Reflections on the Readings
Fifth Sunday in Ordinary Time - February 6, 2011 - Year A
By Dennis S. Hankins
This Little Light of Mine
"Just so, your light must shine before others, that they may see your good deeds and glorify your Father." - Jesus
I remember when I was a little boy going to Vacation Bible School. I sang with gusto in those days, "This little light of mine, I'm gonna let it shine!" Oh what a message that little church jingle carries in its peppy tune. "Everywhere I go, I'm gonna let it shine! Let it shine! Let it shine! Let it shine."
Jesus is talking to us today about our presence in his world. Into this world, enslaved by the blinding darkness of sin, of injustice and of unrest, Jesus came as the Light of the world. Personifying the metaphors of salt and light, Jesus looks into our eyes to give us our mission in life - "You are the salt of the earth; you are the light of the world!" Jesus whispers into our hearts. Continuing his gaze into our innermost being, Jesus watches to see our response to the commission he gives each one of us. Will we share our bread with the hungry? Will we provide shelter for the oppressed and the homeless; will we clothe the naked? Or will we turn our back and hide our light under a basket? If the salt loses its taste, it is no longer good for anything; nor is a light hidden under a bushel basket.
Preparing for this 'Reflection,' I pondered again what it means to be a follower of Christ; to be in the world, but not of it. I thought of the Catholic politicians who are personally opposed to abortion, but that's as far as they let their light shine. Something about the separation of Church and State, they opine, or "I don't want to force my ideas on anybody," they say. And the culture of death extends its reach in more and more deceptive ways.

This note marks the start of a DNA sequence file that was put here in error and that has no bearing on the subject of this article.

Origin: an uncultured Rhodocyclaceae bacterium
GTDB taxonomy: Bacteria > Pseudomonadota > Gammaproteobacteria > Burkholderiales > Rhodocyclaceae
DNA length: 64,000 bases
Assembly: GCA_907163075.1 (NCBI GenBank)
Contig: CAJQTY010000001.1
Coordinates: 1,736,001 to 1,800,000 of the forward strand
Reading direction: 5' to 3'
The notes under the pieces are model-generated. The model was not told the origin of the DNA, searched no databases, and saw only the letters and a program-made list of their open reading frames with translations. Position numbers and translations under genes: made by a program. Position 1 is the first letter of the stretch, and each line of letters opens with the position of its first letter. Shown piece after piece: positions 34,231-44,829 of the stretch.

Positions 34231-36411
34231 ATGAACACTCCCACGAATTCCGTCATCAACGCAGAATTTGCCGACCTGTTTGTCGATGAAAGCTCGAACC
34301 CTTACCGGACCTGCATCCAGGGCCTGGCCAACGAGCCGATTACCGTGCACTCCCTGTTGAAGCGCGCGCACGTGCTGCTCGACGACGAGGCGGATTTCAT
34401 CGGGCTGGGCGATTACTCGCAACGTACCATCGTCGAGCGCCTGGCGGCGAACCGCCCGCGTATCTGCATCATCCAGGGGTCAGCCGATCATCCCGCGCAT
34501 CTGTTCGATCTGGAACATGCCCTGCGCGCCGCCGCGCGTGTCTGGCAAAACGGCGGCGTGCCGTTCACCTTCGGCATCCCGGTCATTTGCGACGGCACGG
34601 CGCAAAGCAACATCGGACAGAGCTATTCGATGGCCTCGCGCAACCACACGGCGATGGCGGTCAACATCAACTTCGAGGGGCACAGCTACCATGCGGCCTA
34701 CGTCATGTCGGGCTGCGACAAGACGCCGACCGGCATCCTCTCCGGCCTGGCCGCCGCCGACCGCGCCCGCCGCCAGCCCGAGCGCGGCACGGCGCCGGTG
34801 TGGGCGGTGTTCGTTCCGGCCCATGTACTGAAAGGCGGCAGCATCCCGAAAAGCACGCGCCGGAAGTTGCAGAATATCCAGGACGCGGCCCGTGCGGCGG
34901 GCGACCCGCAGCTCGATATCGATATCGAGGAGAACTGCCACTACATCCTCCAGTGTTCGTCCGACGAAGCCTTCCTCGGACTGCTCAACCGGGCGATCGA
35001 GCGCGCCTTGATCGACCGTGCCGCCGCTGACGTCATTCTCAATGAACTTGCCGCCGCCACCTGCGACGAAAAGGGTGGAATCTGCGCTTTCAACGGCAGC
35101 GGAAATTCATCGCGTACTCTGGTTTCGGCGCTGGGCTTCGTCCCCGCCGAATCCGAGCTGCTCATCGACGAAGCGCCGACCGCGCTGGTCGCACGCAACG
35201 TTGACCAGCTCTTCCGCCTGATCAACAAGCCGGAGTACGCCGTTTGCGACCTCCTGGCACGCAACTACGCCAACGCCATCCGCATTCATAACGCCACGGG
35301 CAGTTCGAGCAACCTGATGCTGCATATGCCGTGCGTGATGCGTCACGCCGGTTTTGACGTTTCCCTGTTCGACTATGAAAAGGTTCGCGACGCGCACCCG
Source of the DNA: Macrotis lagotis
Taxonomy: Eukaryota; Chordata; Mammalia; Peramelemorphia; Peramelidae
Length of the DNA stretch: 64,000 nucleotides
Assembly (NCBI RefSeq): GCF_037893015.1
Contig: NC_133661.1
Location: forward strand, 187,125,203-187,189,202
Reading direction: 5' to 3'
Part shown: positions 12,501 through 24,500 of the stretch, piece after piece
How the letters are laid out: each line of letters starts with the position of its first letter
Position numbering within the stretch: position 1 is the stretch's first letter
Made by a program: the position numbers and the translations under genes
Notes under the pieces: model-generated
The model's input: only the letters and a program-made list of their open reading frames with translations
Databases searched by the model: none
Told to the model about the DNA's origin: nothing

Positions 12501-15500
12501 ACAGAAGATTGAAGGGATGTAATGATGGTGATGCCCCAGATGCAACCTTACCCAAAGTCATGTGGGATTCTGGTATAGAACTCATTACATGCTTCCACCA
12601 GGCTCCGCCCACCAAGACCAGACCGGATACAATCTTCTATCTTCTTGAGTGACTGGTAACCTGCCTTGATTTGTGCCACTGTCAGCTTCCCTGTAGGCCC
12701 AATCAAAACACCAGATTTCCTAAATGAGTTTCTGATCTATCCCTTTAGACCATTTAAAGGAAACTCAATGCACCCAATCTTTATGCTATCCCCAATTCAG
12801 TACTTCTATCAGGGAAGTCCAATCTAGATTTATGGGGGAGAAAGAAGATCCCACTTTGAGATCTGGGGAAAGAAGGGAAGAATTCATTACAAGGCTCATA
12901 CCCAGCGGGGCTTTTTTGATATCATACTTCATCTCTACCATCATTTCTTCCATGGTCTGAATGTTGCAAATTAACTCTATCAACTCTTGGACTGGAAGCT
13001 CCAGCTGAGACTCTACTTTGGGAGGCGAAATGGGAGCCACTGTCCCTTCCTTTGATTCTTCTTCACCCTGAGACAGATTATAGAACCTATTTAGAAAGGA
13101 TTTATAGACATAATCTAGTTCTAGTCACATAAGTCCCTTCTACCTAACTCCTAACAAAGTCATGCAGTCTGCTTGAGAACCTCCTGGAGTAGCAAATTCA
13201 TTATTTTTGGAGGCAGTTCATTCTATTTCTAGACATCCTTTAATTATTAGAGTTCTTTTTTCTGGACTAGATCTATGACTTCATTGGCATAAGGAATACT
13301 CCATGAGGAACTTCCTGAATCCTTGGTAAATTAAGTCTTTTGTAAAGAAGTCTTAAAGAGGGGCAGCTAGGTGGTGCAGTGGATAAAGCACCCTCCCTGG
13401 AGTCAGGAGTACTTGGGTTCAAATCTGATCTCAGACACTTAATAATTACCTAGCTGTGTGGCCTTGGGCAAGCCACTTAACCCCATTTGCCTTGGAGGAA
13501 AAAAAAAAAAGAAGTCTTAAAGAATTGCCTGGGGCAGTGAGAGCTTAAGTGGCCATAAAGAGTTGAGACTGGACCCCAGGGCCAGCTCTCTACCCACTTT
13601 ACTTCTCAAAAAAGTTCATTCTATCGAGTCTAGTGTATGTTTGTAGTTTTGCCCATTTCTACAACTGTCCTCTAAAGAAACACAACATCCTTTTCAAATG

I remember reading somewhere about a Christian college student. The student went through all four years of his studies without persecution, without misunderstanding, and without being ostracized. Later he explained that he had managed to go through college without anyone being aware of his faith. Hmm.
Then I thought about Asia Bibi of Pakistan, now living with a death sentence. She is imprisoned on charges of insulting Islam. Asia Bibi is 45 years old and is the mother of four. The supreme court of Pakistan has ruled that the President of the country cannot pardon her. Today this Christian woman remains in custody, living daily within the shadow of death. Through baptism, we are united with Asia. We, too, must let our light shine through oppression, false accusation, and malicious speech. Her light continues to shine in a very dark and trying hour.
In communion with Christ, we keep the flavor and the light of Christ in our witness. With a deep and daily fellowship with our Lord, we will remain powerful in proclaiming the mystery of God, in spite of our weakness, fear, and trepidation. We are not irresistible because of any powers of persuasion or language. No, there is something indefinably potent about the Christian witness. The power of God infuses us as we stay focused on the crucified Jesus, and our interaction with others is with the Spirit's power.
So, what about you? Are you hiding your light under anything? Anytime? Do you find it an invitation or an inconvenience to let your little light shine? Do the words of Jesus about the majesty and the mission and the message of being a city set on a hill move you? Christ's witnesses are sent into the world to let their light shine before all people, that they may see the goodness and the glory of our Father.
If we will let our light shine, we will bring light to that part of the world that is ours to shine in. There is no house or job or activity where our light is not needed. Amen.
Dennis Hankins is a parishioner at Sacred Heart of Jesus Cathedral, of the Diocese of Knoxville, TN. Prior to his uniting with the Catholic Church at the Easter Vigil 2006, Dennis served as a priest in the Charismatic Episcopal Church. You can email him at firstname.lastname@example.org